There’s a curious shift in where we’re going to satisfy our burger cravings. While older generations still go to the familiar fast-food names they grew up with—McDonald’s, Burger King, or Wendy’s— younger diners are less nostalgic. They preferred burger haunts that serve food they perceive as more healthful, with fewer ingredients or additives. They like the option to purchase grass-fed or organic meat.

According to a recent Consumer Reports National Research Center survey of nearly 69,000 subscribers, Americans are increasingly turning to fast-casual restaurants. Among them are The Habit Burger Grill, Umami Burger, Shake Shack, and Smashburger, as well as burger-centric full-service casual dining eateries including Bareburger and Cheeburger Cheeburger, which compete with the likes of Red Robin.

Among the top-tier burger restaurants, The Counter and Umami Burger earned high marks for food in our survey—better than Bareburger and Cheeburger Cheeburger—though the overall experiences (menu variety, service, value, and ambiance) were largely similar. In an earlier survey, two years ago, top scores went to In-N-Out Burger and The Habit Burger Grill.

Eating a better burger, though, doesn’t come cheap. Survey respondents paid on average $17 for lunch and $19 for dinner per person for food and drinks at Umami Burger. The average check for either meal at Cheeburger Cheeburger, the least expensive restaurant, came to $13.

But that isn't stopping Americans from seeking out better burgers. According to the latest data from NPD, which tracks consumer spending trends, Americans spend over $80 billion a year on burgers, with or without toppings—more than double what they spend at pizza restaurants. But last year, they spent about $5 billion at better-burger restaurants, up 16 percent from one year earlier, according to consulting firm Technomic.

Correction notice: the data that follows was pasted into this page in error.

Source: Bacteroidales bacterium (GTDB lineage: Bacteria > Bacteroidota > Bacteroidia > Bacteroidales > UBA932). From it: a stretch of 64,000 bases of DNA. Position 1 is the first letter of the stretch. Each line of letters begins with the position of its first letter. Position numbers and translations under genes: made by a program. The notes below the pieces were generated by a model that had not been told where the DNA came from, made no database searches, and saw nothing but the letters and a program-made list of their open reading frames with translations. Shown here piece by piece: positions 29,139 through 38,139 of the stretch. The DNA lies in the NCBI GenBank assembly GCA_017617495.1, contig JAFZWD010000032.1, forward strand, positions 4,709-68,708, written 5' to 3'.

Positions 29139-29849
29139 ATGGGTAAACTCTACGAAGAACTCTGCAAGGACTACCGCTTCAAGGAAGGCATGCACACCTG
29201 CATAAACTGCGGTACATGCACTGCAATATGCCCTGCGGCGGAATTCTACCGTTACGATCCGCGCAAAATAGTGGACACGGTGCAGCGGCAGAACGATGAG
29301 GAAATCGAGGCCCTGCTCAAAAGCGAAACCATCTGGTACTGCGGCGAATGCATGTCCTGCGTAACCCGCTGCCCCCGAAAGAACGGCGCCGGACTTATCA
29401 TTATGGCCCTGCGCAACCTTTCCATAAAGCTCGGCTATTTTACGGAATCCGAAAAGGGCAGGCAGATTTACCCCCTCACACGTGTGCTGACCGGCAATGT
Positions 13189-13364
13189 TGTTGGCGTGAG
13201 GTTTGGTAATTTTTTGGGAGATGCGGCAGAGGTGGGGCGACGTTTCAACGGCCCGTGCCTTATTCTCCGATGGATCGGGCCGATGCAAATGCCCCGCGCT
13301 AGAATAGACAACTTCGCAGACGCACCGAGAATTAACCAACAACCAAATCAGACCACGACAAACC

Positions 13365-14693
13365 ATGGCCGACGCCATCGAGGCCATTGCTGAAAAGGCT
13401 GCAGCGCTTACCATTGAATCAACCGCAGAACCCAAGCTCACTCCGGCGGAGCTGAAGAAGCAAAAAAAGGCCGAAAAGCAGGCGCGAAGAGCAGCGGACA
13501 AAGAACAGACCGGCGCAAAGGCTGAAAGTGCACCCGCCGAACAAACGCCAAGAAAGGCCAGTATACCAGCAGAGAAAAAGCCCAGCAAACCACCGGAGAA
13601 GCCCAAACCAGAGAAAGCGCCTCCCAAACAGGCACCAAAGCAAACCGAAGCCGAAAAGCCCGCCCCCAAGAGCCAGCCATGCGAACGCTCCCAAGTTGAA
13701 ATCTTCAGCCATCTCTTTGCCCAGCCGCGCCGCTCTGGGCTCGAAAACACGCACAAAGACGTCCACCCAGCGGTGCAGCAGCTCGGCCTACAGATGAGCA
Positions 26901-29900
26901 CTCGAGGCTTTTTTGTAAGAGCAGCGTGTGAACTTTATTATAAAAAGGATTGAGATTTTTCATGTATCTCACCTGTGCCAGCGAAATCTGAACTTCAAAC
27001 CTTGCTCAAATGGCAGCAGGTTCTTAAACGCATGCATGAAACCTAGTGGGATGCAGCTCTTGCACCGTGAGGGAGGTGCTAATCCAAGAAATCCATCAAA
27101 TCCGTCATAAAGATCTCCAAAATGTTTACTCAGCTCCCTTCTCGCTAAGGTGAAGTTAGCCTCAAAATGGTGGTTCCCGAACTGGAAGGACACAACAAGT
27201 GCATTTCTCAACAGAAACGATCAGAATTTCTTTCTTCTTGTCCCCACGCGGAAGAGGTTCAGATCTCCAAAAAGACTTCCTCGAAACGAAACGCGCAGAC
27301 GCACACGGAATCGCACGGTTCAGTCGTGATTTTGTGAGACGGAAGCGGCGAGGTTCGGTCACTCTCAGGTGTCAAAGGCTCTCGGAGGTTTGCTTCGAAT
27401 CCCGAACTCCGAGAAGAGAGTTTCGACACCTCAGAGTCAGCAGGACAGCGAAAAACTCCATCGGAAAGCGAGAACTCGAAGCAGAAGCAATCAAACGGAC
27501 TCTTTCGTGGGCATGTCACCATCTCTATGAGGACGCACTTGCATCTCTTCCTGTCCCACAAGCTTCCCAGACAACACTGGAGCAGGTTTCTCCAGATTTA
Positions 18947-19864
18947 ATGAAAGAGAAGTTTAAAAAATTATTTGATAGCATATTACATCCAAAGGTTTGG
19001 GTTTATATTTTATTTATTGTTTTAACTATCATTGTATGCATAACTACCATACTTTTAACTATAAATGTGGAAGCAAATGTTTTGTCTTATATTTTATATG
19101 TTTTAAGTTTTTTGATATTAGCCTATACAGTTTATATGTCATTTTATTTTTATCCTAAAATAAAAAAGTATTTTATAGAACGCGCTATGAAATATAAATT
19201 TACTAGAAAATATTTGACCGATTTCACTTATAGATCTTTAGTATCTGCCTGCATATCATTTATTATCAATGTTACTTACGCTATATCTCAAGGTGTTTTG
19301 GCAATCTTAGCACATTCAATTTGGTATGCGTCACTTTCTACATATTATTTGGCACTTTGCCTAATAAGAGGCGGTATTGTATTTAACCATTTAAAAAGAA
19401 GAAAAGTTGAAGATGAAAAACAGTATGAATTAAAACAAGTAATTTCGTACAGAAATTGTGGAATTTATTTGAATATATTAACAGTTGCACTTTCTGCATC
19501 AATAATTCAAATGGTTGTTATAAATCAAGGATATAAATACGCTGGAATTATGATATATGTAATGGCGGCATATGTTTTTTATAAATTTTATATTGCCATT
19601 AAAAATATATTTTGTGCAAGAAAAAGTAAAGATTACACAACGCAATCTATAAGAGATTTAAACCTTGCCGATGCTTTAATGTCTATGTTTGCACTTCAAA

Chipotle Launches a Better Burger

It's no wonder, then, that the fast feeders have also tried to up their game, though with limited success. When McDonald’s, for instance, debuted fancier patties like the "Angus" burger to compete with In-N-Out Burger and Five Guys Burgers & Fries, consumers generally were unwilling to pay higher prices because the restaurants' reputations were forged on affordability more than quality. "It’s hard to be a better burger when you are serving them in a drive-thru," explains Darren Tristano, president of Technomic.

This month, fast-casual restaurant Chipotle tried a different strategy. The chain launched a spinoff, Tasty Made, which serves grilled-to-order patties from fresh, not frozen, beef, raised without antibiotics or added hormones. But it's keeping prices lower so that they are competitive with the fast feeders, says Chris Arnold, communications director at Chipotle.

Variety is part of the reason consumers are turning to better burgers. While Umami Burger says its burgers are made from mostly organic meats that are free range, pasture raised, and antibiotic (as well as gluten and hormone) free, The Counter goes a step further. It allows customers to build their own burgers made from organic bison, crab, or Korean barbecue, for instance. You can top the burger with smoked gouda, a sunny-side-up egg, or gochujang sauce, among other choices.

“Millennials are a driving force with their entitlement and willingness to pay for a better burger,” Tristano says. So it's likely that a better-burger chain will soon be coming to a neighborhood near you. Umami Burger, for instance, is expanding to trendy, affluent neighborhoods such as Greenwich Village and Williamsburg in New York City, as well as San Francisco’s Marina District and Chicago's Wicker Park.

The Counter bison-and-Brie burger features organic bison, Brie, cranberries, jalapeños, carrot strings, kale, and apricot sauce. Price: $18.